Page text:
If you’re waiting for the Golden State Warriors to win pretty one of these nights, well, keep dreaming.
It was a workmanlike effort that gave the Dubs a 105-97 win over the Detroit Pistons (23-44) at Oracle Arena on Wednesday, their fourth victory in the last six games. Stephen Curry scored 31, David Lee had 20 and 15 and all was well.
What’s scary is that if anything less than Curry and Lee’s usual brilliance had transpired, Golden State might have suffered a horrifying home loss. Good teams will limit your best players, at which time the role guys and bench players must step up.
Only Jarrett Jack contributed anything meaningful from the pine on Wednesday night, dropping 19 points on 7-of-11 shooting. Even the other starters, Klay Thompson in particular, endured “off” nights against a bad team. Thompson had one his poorer shooting nights of the season, hitting just four of his 15 field goal attempts and draining just one three-pointer. Harrison Barnes, aside from a few flashy slam dunks, was average, tallying 13
A win is a win, but it’s been clear for weeks now that the Warriors are not playing their best basketball in the midst of the most important part of the campaign. Even a 29-point victory over the New York Knicks on Monday felt sloppy, and was arguably more attributable to New York’s horrendous shooting than anything else.
The point, or rather the question, is “Where is this season going?” Golden State does seem to raise its game against premier opponents, but it will take more than sheer will to 1) finish the season strong enough to avoid playing the Thunder or Spurs in the first round, in which case it might not matter how well the Warriors are playing and 2) advance into the Western Conference semi-finals.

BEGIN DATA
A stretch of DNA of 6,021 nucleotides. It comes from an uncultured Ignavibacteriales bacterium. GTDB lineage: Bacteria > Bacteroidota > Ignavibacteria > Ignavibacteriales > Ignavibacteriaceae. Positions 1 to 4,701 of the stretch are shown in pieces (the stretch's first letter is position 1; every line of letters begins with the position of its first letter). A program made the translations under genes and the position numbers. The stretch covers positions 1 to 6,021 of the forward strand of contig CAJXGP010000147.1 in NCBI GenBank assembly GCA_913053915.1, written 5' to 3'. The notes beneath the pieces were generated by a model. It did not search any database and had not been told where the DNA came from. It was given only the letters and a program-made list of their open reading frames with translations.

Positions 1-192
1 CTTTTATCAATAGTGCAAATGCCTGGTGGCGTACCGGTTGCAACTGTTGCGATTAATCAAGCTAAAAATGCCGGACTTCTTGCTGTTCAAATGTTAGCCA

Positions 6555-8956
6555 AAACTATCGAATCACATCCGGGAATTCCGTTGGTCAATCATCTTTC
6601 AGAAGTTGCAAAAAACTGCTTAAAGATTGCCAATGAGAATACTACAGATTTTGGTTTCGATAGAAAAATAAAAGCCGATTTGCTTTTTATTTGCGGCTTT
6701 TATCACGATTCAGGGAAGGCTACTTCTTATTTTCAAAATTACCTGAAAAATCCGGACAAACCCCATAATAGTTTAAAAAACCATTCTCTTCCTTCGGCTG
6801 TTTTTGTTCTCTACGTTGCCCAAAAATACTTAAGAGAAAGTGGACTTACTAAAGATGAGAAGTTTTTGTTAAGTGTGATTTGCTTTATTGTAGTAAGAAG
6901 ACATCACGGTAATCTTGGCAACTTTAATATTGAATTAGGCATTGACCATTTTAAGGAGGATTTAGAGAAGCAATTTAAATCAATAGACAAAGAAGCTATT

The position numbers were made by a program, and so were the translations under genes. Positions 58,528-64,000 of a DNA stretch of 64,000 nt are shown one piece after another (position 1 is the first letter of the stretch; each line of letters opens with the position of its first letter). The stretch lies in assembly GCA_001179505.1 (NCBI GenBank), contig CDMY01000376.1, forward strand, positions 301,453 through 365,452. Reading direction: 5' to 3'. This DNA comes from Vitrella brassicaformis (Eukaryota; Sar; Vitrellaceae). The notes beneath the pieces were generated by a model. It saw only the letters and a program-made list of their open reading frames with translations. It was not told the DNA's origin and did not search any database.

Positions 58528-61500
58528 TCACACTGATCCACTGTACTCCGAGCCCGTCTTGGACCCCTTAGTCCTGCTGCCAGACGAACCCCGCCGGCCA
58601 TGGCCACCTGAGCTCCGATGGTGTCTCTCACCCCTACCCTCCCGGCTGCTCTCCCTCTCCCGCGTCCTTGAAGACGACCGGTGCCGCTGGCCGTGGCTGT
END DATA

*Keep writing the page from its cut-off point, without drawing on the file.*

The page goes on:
That falls largely on the shoulders of Thompson (who has been more inconsistent than disappointing), and Barnes. The starting five must have viable threats outside of Curry and Lee, or else opponents more skilled than Detroit will severely limit Golden State’s scoring chances. Thompson has shown flashes of brilliance, but a less-than-stellar shooting night against one of the poorer defensive teams in the NBA is slightly discouraging. Barnes, meanwhile, actually raised his scoring average on Wednesday, but is still in single digits towards the end of a season that promised much more from the second year small forward.
Not all was mediocre against Detroit, however. For the second straight game, the Warriors played solid defense, the aspect of their game that suffered badly during the month of February. Among Pistons starters, only Kyle Singler managed to shoot 50 percent from the field. The Dubs also managed to play terrific perimeter D, holding Detroit to just five three-pointers. Andrew Bogut continues to look healthier and healthier, adding three blocks to go along with his double-digit rebound evening.
If the Warriors can somehow put together a strong offensive and defensive night, they might really have something. Until that happens, expect a lot of close, scrappy wins with a few disappointing losses thrown in. Golden State may have to hope that will be enough to keep them playing deep into the spring.